Dean Young

I was having sex with a stranger
when I realized this was no stranger,
this was Eleanor Roosevelt,
wife of the 32nd president of the United States.
Of course I was shocked
but it seemed rude to stop having sex
so I went on having sex.
Her hair was getting quite deranged
and she was concentrating hard
like a person trying to move a paperclip
by force of mind alone
which brought out the equine qualities
of her facial structure not in a bad way.
One reason to have sex is to help a stranger
get in contact with his or her animal-being
even if it’s a crayfish.
In the kitchen the rotisserie was laboring,
either the chicken was too fat
or it was just tuckering out. Oddly
I didn’t feel bad for Franklin Delano
even though he looked jaunty and vulnerable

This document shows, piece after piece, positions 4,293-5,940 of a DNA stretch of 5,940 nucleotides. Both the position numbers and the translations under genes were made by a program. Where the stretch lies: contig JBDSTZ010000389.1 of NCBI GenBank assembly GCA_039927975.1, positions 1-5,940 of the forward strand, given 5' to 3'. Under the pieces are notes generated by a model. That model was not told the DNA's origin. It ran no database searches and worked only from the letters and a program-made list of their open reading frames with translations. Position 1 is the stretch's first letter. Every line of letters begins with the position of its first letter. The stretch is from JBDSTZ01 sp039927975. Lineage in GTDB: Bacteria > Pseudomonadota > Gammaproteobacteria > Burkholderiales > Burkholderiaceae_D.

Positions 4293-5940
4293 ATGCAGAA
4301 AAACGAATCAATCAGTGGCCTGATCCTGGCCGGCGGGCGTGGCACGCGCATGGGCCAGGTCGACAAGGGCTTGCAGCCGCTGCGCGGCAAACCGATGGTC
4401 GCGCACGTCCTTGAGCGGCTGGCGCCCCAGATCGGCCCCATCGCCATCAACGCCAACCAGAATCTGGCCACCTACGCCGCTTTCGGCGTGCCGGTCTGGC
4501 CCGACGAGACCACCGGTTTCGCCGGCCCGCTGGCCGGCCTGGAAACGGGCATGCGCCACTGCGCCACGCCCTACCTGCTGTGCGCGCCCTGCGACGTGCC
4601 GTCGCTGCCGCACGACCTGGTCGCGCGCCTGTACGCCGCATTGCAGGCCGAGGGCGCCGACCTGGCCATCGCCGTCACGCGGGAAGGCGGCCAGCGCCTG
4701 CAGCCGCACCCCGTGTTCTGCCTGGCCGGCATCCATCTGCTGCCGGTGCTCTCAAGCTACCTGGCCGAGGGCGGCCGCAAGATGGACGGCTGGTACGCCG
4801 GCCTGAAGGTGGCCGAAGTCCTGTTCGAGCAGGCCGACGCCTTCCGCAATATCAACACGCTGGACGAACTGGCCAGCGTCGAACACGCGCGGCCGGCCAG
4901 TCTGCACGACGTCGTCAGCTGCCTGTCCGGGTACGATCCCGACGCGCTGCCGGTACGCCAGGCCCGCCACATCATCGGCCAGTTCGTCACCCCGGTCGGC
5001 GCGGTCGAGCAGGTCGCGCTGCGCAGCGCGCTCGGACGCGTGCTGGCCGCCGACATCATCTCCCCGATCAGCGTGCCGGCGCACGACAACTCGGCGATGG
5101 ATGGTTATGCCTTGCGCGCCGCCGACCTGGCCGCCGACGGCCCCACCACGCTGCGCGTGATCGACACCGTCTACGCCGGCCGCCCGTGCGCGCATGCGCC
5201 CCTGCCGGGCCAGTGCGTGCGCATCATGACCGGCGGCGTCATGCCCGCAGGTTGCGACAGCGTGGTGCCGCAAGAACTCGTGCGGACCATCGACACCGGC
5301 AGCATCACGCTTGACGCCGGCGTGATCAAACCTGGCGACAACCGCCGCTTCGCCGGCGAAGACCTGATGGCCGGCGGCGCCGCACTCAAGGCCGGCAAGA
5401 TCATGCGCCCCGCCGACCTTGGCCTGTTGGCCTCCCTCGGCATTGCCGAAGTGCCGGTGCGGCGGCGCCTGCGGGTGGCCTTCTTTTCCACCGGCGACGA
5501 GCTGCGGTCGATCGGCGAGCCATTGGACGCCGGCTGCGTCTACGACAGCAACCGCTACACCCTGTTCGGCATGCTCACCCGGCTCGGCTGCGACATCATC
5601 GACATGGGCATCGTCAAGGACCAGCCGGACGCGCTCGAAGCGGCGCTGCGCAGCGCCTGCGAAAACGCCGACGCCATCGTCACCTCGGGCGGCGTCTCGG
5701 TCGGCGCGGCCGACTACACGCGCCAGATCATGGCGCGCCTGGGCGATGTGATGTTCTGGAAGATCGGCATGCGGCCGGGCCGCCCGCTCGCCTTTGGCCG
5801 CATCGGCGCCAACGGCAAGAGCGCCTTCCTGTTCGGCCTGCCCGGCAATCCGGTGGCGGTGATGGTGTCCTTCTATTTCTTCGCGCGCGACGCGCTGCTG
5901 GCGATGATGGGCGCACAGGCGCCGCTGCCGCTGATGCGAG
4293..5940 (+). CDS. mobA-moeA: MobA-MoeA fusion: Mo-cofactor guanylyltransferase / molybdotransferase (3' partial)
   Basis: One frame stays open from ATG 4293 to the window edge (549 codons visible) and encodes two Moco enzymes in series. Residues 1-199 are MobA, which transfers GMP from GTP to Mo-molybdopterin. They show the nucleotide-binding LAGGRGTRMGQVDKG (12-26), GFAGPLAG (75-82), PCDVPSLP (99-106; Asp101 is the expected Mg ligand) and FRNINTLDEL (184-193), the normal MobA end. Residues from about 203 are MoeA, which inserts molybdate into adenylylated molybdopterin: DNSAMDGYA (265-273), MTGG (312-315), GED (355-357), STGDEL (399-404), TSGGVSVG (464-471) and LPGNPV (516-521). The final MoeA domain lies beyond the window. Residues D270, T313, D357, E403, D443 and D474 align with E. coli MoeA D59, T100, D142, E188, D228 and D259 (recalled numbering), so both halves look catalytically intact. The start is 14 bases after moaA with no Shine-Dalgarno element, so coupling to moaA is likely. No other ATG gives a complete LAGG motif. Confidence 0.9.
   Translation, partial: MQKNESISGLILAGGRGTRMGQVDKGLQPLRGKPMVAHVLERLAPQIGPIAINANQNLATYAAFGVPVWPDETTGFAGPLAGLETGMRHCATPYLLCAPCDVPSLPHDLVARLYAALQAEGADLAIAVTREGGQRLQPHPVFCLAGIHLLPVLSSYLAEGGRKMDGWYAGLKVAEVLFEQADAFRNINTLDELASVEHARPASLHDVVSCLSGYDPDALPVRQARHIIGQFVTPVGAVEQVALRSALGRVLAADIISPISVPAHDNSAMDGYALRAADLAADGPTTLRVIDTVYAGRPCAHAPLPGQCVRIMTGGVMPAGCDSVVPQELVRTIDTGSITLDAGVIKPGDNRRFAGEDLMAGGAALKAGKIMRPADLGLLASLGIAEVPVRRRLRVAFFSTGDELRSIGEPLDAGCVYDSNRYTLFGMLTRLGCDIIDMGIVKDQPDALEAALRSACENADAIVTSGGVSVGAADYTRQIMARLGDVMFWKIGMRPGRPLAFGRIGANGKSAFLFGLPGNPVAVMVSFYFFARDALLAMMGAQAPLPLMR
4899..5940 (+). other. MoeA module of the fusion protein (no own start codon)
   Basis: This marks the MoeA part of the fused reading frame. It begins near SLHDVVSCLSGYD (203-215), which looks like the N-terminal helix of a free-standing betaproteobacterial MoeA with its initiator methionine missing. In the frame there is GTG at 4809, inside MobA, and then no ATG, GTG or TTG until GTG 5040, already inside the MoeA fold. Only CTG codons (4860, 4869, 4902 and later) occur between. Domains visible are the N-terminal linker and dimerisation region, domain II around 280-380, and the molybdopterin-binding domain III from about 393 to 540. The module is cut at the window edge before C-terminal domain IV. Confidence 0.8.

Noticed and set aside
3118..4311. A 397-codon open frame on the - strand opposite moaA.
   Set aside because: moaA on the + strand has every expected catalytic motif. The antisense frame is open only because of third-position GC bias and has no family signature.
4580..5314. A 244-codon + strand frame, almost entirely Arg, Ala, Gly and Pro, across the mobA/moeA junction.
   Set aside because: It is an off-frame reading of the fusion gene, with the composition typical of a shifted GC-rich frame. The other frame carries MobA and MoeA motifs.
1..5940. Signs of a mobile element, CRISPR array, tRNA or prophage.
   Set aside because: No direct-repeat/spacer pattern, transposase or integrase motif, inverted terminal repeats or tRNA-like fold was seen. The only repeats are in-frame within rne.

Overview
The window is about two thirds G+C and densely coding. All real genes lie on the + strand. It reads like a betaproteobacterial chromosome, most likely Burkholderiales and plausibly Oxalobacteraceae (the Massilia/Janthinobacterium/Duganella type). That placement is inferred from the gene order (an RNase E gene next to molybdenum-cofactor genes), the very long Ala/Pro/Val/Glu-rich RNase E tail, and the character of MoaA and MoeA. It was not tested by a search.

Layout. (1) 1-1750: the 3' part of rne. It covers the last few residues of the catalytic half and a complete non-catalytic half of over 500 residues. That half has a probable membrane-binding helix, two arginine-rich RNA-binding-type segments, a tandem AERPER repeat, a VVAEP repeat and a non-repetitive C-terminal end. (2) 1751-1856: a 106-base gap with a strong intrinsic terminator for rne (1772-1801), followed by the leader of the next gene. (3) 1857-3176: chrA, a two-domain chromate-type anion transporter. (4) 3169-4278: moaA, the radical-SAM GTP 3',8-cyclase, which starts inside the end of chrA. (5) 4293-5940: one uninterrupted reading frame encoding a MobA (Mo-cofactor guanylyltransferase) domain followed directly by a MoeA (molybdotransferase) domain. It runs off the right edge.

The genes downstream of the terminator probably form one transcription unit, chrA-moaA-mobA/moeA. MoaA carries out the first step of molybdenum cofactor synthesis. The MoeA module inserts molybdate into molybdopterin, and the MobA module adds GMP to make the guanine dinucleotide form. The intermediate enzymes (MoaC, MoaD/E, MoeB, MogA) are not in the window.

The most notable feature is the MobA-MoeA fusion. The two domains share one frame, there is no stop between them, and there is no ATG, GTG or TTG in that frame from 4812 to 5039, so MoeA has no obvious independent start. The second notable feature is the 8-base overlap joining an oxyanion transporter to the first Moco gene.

in his wheelchair in the margin of the dictionary.
In general it’s difficult to feel bad
about anything while having sex
which is why it’s such a popular activity
and the church is against it
except in primarily utilitarian instances.
That pretty much covers the facts of my life.
I’ve never been in much of a car crash.
When I walk into the mirror of the high grass
under the tired suicide note of the setting sun,
I’m never gone long. Once I was stuck
on an elevator, all of us strangers
gasping at once but there the semblance
to having sex ended because it only took
35 seconds to get going again, each of us
off at a different floor: cardiology,
oncology, psychiatry, the burn unit,
the solarium.


Dean Young is the author of numerous collections of poetry, most recently Fall Higher (2011) and Bender: New and Selected Poems (2012). He has taught at the Iowa Writers’ Workshop, the low-residency MFA program at Warren Wilson College, and the University of Texas at Austin where he holds the William Livingston Chair of Poetry.